Once you have a functional handler, the next step will be to package it into a Docker image that can be deployed as a scalable serverless worker. This is accomplished by defining a docker file to import everything required to run your handler. Example docker files are in the repos of our runpod-workers.
Unfamiliar with Docker? Check out their overview page.
Let's say we have a directory that looks like the following:
project_directory ├── dockerfile ├── src │ └── handler.py └── builder └── requirements.txt
Your dockerfile would look something like this:
from python:3.11.1-buster WORKDIR / COPY builder/requirements.txt . RUN pip install -r requirements.txt ADD handler.py . CMD [ "python", "-u", "/handler.py" ]
If your handler requires external files such as model weights, be sure to cache them into your docker image. You are striving for a completly self contained worker that does not need to download or fetch external files to run.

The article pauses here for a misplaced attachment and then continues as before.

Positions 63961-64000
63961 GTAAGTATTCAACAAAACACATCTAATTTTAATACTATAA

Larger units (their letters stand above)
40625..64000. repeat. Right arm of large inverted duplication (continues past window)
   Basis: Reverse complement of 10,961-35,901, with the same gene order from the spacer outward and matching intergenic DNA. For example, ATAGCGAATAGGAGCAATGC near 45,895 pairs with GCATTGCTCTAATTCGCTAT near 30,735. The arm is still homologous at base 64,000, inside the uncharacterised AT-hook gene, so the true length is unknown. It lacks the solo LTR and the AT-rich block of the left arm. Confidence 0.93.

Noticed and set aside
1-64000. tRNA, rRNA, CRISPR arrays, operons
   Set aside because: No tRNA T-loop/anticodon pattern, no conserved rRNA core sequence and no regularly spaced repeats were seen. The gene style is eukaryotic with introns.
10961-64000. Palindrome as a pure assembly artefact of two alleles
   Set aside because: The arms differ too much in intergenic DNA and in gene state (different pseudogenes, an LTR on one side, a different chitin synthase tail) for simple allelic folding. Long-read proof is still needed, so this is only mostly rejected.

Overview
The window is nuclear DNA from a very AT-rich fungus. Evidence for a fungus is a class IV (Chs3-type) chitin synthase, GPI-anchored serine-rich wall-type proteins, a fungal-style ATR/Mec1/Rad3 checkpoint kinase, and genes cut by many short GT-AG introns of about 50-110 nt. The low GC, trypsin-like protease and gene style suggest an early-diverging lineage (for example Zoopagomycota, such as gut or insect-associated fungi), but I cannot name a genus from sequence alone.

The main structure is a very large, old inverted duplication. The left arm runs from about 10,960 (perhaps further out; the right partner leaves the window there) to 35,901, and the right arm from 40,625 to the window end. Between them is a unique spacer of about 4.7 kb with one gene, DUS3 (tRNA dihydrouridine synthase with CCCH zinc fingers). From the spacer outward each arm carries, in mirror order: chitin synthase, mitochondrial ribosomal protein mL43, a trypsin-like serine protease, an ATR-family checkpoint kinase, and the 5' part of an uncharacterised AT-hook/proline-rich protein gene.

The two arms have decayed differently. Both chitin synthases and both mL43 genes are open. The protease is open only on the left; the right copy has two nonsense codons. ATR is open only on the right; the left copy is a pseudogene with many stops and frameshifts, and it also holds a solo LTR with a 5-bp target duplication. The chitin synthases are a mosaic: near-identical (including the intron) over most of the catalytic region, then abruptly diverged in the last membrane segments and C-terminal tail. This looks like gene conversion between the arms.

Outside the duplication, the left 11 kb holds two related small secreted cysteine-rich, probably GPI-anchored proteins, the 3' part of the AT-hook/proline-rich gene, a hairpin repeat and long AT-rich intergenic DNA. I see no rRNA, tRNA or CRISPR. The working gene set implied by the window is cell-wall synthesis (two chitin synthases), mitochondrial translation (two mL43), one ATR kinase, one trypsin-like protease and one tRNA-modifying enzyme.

While we do not impose a limit on the docker image size your container registry might have, be sure to review any limitations they may have. Ideally, you want to keep your final docker image as small as possible and only container the absolute minimum to run your handler.
We also highly recommend the use of tags for docker images and not relying on the default
:latest tag label, this will make version tracking and releasing updates significantly easier.
Updated about 1 month ago